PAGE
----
VICE-President Yemi Osinbajo has said that Africa is fast becoming the destination of many industries. He said with the rising of African narrative, the continent would soon replace China as the factory of the world.
Speaking at an interactive session at the World Economic Forum in Davos, Switzerland, on Wednesday, January 24, Osinbajo said the rising wage costs in China means that Africa would become the obvious choice for some certain industries. According to him, there are quite a few initiatives in that direction already in countries such as Ivory Coast and Nigeria, with the development of Special Economic Zones, with partnerships coming from China.
“I think those sorts of arrangements will very quickly absorb labour because obviously, you are looking at growing populations in Africa, the projections as you know are in the next 20 years or so, we are looking at the youth population… probably 70 percent of Africa’s population would be young people and Africa would probably about be the third largest population.
“I think that the critical thing is to see that we cannot deal with this in any quick way, there are no quick fixes to this, we have got to look at this long term, because clearly there’s no way that African economies will ramp off quickly enough to be able to meet all of the expectations, especially all of the projections around population. So this is going to be a long walk and I think that it is important for all of us to see this as such,” he said.
The Nigerian vice-president said the idea of the Marshall Plan would normally bring some sold solutions to any dynamic problem facing the continent. But he said what Africa needs and what a lot of the southern neighbours of the Europeans need are fairer trade policies and a cocktail of policies that would centre on job creation in the affected locations and more investments.
Osinbajo, who spoke on the topic ‘Stabilising the Mediterranean’ noted that more thinking through those ideas and policies that creates more opportunities, partnership between Europe and Africa would be needed in Africa. “I don’t think that aid has worked through the years. I think that there’s a need for possibly just much more commitment to the whole process.
“I mean there have been multi-processes, several of them, but I certainly think that if we look at this as a major global problem and when you look around and look at extremism, terrorism and all of the various things that are exported along with illegal migration, it is a global problem and we really does deserve a global solution and the way to look at that is by coming together to reason these things through, but frankly it is not by those Marshal Plans off the shelf, I think it is more nuanced than that,” he said.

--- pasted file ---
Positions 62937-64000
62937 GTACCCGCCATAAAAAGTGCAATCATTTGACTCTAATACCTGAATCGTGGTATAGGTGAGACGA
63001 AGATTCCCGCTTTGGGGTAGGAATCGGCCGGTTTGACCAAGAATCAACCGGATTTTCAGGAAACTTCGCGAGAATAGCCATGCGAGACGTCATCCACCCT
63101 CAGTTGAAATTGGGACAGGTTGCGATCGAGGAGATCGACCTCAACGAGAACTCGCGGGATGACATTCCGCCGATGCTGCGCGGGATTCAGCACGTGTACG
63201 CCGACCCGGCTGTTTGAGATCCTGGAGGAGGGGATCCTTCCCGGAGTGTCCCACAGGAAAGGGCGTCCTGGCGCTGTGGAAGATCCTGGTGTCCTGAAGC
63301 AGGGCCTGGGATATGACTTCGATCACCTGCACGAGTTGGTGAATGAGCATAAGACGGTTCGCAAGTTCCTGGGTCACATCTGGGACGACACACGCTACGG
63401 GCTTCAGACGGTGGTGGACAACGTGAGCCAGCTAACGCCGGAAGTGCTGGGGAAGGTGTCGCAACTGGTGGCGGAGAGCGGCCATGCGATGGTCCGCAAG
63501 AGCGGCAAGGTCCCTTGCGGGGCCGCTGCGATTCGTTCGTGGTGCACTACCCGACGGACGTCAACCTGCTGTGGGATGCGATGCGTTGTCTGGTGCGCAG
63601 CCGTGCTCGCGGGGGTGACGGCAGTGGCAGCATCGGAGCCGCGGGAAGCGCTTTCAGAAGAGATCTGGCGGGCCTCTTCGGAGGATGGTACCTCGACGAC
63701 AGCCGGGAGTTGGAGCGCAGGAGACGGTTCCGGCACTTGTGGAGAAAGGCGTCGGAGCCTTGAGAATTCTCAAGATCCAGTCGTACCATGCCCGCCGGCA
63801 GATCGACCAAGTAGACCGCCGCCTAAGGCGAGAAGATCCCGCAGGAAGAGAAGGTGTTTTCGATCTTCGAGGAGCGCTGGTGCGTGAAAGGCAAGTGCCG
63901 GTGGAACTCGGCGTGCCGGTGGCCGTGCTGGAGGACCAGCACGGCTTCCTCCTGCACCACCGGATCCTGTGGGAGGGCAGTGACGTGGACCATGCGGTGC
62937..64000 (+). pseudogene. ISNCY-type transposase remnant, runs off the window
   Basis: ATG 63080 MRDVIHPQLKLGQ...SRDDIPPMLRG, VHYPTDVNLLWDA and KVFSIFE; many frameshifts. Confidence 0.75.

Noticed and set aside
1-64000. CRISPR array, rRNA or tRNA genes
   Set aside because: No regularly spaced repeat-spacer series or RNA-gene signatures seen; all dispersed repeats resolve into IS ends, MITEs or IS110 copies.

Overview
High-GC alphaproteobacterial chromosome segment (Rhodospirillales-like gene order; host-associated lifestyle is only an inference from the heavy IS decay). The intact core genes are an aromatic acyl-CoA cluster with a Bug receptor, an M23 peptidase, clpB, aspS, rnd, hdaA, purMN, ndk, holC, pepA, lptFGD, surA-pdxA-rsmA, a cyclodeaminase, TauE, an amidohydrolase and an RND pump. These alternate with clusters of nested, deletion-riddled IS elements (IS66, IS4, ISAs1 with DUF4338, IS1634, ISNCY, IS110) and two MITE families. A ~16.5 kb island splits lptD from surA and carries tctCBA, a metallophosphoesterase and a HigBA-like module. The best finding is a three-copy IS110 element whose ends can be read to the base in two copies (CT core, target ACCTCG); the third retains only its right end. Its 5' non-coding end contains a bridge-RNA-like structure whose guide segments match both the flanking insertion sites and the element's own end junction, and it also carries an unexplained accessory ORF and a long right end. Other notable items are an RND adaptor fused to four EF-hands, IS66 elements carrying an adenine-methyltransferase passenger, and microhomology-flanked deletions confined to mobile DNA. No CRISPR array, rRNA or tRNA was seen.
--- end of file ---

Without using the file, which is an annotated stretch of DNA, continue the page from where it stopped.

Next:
The vice-president said that he was greatly shocked to see actual slave dealings in this century; saying it was absolutely horrifying to him. He said what world was already witnessing a situation people find that the state no longer has capacity to maintain international human rights norms.
According to him, one of the crucial things is to encourage repatriation. Osinbajo said Nigerian government for example was working with the Libyan government in repatriating everyone who in immigrant detention camps. He stated that it would take time to resolve because some nationalities would want to claim who they are not to exit from the camps.
“There is also a great deal of willingness on the part of those who are in the camps to go back because it is entirely voluntary. There is pressure where there is no state capacity or inadequate state capacity to maintain law and order and international human rights norms. The pressure is a bit too much for the Libyan authorities, so what you find is that the criminal gangs and all of these asymmetric type organizations dominate the space and we may not be able to do much without relieving the Libyan authorities of a lot of the illegal migrants in their custody or their country,” Osinbajo said.
– Jan. 26, 2018 @ 12:18 GMT